Defendants contend that Plaintiff's state common-law claims for fraud, breach of contract, breach of implied warranties of good faith, tortious interference with contract, and unjust enrichment, are pre-empted by the FLSA, since they are essentially duplicate Plaintiffs' FLSA claims.
Claim 9: Fraud
Alternatively, Defendants argue that even if Claim 9 is not preempted by the FLSA, it still must be dismissed because it does not allege fraud with particularity as required by FRCP 9(b). Specifically, Defendants argue that the fraud claim fails to specify when and where the allegedly fraudulent statements were made.
In opposition to the motion, Plaintiffs concede that Cromer is not pursuing a national origin claim, but maintain that Lopez and Colon have exhausted claims for race and color discrimination, since such claims are "reasonably related" to the allegations in their administrative complaints. On that issue, Plaintiff's counsel suggests that Lopez and Colon may have been confused between the concepts of race and national origin. Additionally, Plaintiffs contend that their retaliation claims are "reasonably related" to the allegations in their administrative complaints, which, they contend, describe incidents of retaliation. Moreover, Plaintiffs maintain that Claims 9-13 are not preempted, because they "do not directly overlap with their claims under FLSA." (Plaintiff's Memorandum of Law at 13). And finally, Plaintiffs indicate that Claim 9 pleads fraud with sufficient particularity. Specifically, as for when and where the alleged fraud occurred, Plaintiffs state that the fraud "occurred over an extended period of time," and that "defendants are in possession of the computerized time-keeping system that is able to document each instance that the number of hours worked was reduced." (Id. at 15).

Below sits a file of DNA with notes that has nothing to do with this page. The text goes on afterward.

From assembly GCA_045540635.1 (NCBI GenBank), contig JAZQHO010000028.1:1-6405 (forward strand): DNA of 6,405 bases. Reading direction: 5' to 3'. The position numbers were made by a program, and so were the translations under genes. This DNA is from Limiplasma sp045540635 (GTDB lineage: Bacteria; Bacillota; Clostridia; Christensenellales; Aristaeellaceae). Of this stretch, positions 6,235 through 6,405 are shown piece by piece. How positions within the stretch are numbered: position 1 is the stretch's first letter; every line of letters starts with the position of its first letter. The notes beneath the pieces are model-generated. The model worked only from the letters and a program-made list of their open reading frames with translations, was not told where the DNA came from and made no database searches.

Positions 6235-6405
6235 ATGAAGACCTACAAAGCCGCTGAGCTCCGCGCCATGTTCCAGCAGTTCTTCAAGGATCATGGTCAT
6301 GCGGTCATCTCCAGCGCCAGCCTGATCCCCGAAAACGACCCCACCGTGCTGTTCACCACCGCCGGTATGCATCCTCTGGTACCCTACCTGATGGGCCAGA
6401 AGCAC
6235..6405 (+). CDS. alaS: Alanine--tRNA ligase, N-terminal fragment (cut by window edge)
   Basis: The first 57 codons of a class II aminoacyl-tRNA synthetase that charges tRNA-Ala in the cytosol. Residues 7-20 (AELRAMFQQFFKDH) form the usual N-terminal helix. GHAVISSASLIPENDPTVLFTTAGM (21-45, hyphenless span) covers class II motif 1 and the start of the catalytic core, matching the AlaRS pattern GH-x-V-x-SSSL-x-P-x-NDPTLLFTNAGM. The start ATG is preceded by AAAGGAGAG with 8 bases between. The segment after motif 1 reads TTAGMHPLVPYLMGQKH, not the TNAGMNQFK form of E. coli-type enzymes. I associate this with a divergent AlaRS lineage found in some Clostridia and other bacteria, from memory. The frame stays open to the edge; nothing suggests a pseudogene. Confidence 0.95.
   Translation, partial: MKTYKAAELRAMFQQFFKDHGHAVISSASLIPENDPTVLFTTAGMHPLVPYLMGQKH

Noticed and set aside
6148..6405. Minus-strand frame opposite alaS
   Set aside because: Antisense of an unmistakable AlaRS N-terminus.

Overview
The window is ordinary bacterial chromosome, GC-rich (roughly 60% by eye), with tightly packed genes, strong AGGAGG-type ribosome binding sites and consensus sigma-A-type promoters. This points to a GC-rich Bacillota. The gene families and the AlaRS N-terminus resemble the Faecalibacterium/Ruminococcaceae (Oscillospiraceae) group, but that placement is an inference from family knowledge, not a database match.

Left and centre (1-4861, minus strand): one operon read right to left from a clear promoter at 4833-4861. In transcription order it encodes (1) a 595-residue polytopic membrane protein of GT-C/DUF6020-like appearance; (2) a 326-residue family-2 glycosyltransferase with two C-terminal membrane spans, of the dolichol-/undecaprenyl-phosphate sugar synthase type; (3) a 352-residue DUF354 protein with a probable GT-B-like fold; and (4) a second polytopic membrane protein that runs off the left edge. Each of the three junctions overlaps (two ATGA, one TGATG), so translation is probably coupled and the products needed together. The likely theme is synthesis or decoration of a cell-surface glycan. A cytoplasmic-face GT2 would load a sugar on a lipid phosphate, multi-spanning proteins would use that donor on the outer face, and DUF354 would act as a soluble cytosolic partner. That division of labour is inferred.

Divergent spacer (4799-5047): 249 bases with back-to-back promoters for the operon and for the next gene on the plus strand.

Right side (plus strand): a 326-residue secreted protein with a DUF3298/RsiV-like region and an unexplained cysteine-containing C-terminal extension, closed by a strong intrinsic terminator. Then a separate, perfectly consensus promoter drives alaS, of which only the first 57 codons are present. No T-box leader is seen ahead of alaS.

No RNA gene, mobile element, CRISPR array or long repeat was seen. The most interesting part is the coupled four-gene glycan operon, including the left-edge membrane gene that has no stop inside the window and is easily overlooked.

On January 18, 2008, counsel for the parties appeared before the undersigned for oral argument of the motion. During oral argument Defendants withdrew the portion of their motion directed at Colon's race discrimination claim. Additionally, Plaintiffs conceded that they are not pursuing a national origin claim on behalf of Cromer. The Court, having thoroughly considered the parties' written submissions and the arguments of counsel, now grants Defendants' motion in part and denies it in part.
The 12(b)(6) and 9(b) Standards
In ruling upon a motion to dismiss made pursuant to FRCP 12(b)(6), the Court must construe the complaint liberally, accepting all factual allegations in the complaint as true, and drawing all reasonable inferences in the plaintiff's favor. Although the pleading standard is a liberal one, bald assertions and conclusions of law will not suffice. To survive dismissal, the plaintiff must provide the grounds upon which her claim rests through factual allegations sufficient to raise a right to relief above the speculative level.
Reddington v. Staten Island Univ. Hosp., - F.3d -, 2007 WL 4372962 at *4 (2d Cir. Dec. 14, 2007) (citations and internal quotation marks omitted). However, pursuant to FRCP 9(b), claims alleging fraud are subject to a heightened pleading standard. FRCP (9)(b) ("In all averments of fraud or mistake, the circumstances constituting fraud or mistake shall be stated with particularity."). Specifically, to state a claim for fraud, the complaint must "(1) specify the statements that the plaintiff contends were fraudulent, (2) identify the speaker, (3) state where and when the statements were made, and (4) explain why the statements were fraudulent." Novak v. Kasaks, 216 F.3d 300, 306 (2d Cir. 2000) (citations omitted).
Title VII's Exhaustion Requirement